Tag Archives: amazing

A Very Crazy Spring – Winter Returns with a Vengeance

Only last week the weather was improving so much, and the spring flowers all blooming so brilliantly, that it seemed spring was truly here and here to stay. I even saw my first hoverfly, which was, unusually for our spring, a Drone Fly (Eristalis species):

But this week everything went crazy, with the arrival of the so-called “Beast from the East”, a fierce cold weather system bringing snow and freezing temperatures to all of Europe from Siberia. Just as I was winding down using the bird-feeders in my garden they suddenly became vitally important to birds in the cold weather, and were also getting the attention of many rodents, including one particularly handsome and determined Wood Mouse (Apodemus sylvaticus).  Here it is climbing out of the leaf litter next to the tree holding the feeders, just at sunset:

One night I even managed to get a video of the mouse climbing on a peanut-feeder, a tiny creature with huge eyes and ears, and a long tail:

However, there were also some less welcome visitors, such as two young Brown Rats (Rattus norvegicus), which were not quite so cute, and a lot bigger than the mouse, but equally interesting in their cheekiness:

   The cold weather inspired some incredible behaviour in some of the wildlife. Probably the most amazing thing I have seen in some years was a flock of desperate crows, Rooks (Corvus frugilegus) to be exact, who were managing to take food off the carefully-designed “crow proof” small bird feeders. One of them was even hovering like a hummingbird! Watch and be amazed:

The bad weather doesn’t end there though – tonight a huge rain storm from the Bay of Biscay, Storm Emma, collides with the Beast from the East and we have a Red Weather Warning, the highest level, only used once before and, ironically, only a few months ago when Hurricane Ophelia made for the island of Ireland. This time, it’s for snow drifts. Hopefully the wildlife will not suffer too much.

An Incredible Encounter

I thought I’d heard of everything until on Friday night my brother told me to hurry out into the garden with my camera because he had been clipping the garden hedge when suddenly a Sparrowhawk (Accipter nisus) lunged out of the sky and attempted to carry off his garden shears! My first reaction was he must be losing his marbles, but then, he said the sparrowhawk had dropped to the ground after making its attack, looking stunned. It was now watching him from the top of the fence! Surely he had to be wrong? But, incredibly, it was still there, and still watching him. I managed to get several photos!

I got close enough to see that the sparrowhawk was almost certainly a young male, quite a bit smaller than a female. About the size of a Collared Dove, but far more robust. I attempted to edge closer for a better shot but, annoyed by my presence, the sparrowhawk flew into a neighbouring garden. I went back into the house and my brother continued clipping the hedge, and then he suddenly came to the door and said “He’s back! He’s watching me!”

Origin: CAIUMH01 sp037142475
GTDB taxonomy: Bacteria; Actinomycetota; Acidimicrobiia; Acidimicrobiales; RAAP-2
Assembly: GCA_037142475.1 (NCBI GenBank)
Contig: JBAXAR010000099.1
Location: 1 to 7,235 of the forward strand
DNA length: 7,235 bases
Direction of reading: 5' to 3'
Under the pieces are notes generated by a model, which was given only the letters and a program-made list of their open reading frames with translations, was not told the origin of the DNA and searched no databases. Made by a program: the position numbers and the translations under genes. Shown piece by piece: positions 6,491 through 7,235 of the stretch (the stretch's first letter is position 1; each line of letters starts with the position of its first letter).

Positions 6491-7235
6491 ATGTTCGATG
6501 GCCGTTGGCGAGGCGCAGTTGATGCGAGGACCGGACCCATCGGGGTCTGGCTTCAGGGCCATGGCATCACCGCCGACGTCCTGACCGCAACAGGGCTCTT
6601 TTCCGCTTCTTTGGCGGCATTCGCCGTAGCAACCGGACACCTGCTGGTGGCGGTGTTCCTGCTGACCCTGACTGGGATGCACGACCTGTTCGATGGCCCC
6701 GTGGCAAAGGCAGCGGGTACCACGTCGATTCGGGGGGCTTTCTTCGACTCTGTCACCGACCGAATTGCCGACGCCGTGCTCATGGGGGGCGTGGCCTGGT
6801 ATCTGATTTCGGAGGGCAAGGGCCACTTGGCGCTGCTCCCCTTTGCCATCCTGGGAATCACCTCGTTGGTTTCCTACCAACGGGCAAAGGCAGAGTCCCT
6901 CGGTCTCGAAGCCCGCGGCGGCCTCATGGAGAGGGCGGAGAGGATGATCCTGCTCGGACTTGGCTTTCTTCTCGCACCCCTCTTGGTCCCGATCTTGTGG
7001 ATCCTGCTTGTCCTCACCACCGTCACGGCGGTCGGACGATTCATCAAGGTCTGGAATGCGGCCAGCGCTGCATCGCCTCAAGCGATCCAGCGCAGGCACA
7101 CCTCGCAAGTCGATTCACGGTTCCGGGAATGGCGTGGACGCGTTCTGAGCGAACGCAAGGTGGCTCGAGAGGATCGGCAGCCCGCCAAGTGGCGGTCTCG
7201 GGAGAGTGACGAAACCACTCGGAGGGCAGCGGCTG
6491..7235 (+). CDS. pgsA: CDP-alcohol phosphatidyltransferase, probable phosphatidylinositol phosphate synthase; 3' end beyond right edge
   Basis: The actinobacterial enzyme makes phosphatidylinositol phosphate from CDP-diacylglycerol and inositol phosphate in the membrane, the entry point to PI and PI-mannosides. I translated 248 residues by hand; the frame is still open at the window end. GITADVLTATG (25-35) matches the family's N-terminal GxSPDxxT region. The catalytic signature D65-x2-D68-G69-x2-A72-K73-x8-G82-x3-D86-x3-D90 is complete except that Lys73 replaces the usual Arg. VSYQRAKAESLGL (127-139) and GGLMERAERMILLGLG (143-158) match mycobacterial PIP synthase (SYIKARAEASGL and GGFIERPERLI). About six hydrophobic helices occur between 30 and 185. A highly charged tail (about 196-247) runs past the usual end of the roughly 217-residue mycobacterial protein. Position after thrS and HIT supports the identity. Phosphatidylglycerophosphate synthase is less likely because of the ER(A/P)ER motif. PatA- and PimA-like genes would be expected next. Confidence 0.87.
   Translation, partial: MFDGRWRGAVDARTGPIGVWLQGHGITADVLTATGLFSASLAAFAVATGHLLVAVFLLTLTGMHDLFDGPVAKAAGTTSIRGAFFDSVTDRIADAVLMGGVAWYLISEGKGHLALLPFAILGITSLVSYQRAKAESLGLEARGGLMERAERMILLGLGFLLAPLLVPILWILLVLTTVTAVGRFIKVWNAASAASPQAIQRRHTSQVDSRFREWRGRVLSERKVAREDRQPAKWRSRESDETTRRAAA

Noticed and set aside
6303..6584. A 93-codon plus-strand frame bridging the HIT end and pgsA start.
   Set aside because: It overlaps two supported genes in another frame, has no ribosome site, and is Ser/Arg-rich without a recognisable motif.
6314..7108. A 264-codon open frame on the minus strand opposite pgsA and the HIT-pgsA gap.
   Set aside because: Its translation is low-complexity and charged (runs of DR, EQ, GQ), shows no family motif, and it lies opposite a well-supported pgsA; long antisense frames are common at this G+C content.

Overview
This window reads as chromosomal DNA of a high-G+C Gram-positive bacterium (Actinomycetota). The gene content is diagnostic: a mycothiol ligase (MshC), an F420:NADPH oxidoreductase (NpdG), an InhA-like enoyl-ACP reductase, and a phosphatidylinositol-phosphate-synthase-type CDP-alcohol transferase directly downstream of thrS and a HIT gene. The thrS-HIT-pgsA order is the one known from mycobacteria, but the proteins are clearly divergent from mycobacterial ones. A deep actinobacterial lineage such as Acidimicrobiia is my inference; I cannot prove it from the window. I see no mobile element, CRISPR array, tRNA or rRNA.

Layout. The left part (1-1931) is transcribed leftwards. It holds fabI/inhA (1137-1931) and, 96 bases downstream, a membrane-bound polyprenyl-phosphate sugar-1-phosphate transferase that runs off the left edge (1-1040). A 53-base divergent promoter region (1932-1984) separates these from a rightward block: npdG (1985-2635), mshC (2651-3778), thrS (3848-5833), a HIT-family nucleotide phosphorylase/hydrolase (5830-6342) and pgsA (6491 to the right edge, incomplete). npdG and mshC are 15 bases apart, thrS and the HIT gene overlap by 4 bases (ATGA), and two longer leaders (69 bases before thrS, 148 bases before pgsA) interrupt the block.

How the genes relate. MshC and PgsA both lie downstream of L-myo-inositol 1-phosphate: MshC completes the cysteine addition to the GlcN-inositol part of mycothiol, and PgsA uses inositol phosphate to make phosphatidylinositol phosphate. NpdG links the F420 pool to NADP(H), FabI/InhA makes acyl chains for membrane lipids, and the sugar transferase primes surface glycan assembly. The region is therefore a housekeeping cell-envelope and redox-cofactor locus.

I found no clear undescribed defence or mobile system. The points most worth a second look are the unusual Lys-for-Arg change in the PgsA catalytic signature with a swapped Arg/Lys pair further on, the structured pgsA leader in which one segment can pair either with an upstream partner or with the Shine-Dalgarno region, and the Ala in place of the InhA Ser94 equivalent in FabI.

Incredibly, the sparrowhawk was now perched on a neighbour’s house and was watching my brother working with his shears, possibly considering another attack. Clearly the sound of the shears was encouraging the hawk. I took several still photos and some video and edged closer as darkness approached. The sparrowhawk decided to fly off at that point. And if you doubt any of this please look at the video  I took, below, showing the hawk actually watching my brother at work. You will not be disappointed.

Super Full Moon Eclipse

In the early hours of this morning we had a super full moon, which is when the moon is much closer to earth than usual, making it appear bigger. And, as most readers will know, we also had a full eclipse of the moon, the first of a super full moon since 1982 apparently. This is how it looked from Wicklow, in a series of photos I took over the few hours of the eclipse:

The super full moon before the eclipse.
The super full moon before the eclipse.

A shadow then began to cross the moon diagonally from upper left to lower right.

The moon slowly begins to dim as the Earth crosses between it and the sun, blocking out the light.
The moon slowly begins to dim as the Earth crosses between it and the sun, blocking out the light.

Soon the shadow almost crossed the entire moon surface.

Only a tiny sliver of the moon's face remains in the light.
Only a tiny sliver of the moon’s face remains in the light.
The Moon is entirely eclipsed and what little of it can be seen is tinged rusty red in colour.
The Moon is entirely eclipsed and what little of it can be seen is tinged rusty red in colour.

 

Now the top left corner slowly begins to brighten as the shadow of the Earth continues to move.
Now the top left corner slowly begins to brighten as the shadow of the Earth continues to move.
The bright white light bends across the moon's surface and appears to glow, as the red light of the shadowed moon begins to fade.
The bright white light bends across the moon’s surface and appears to glow, as the red light of the shadowed moon begins to fade.

Gradually the re-emerging of the moon  becomes more spectacular, but the eclipse is drawing quickly to and end and soon the moon will be as it was before the eclipse.

The white light made for a very bright contrast with the red of the 'blood moon'.
The white light made for a very bright contrast with the red of the ‘blood moon’.

In the summer of 2018 we are to have another lunar eclipse, but apparently it will be very early in the evening on one of our long July days so it might be some time before the right conditions occur again. Last night was a cool (3.5 degrees Celsius) and clear cloudless night so I was a very lucky eclipse photographer indeed.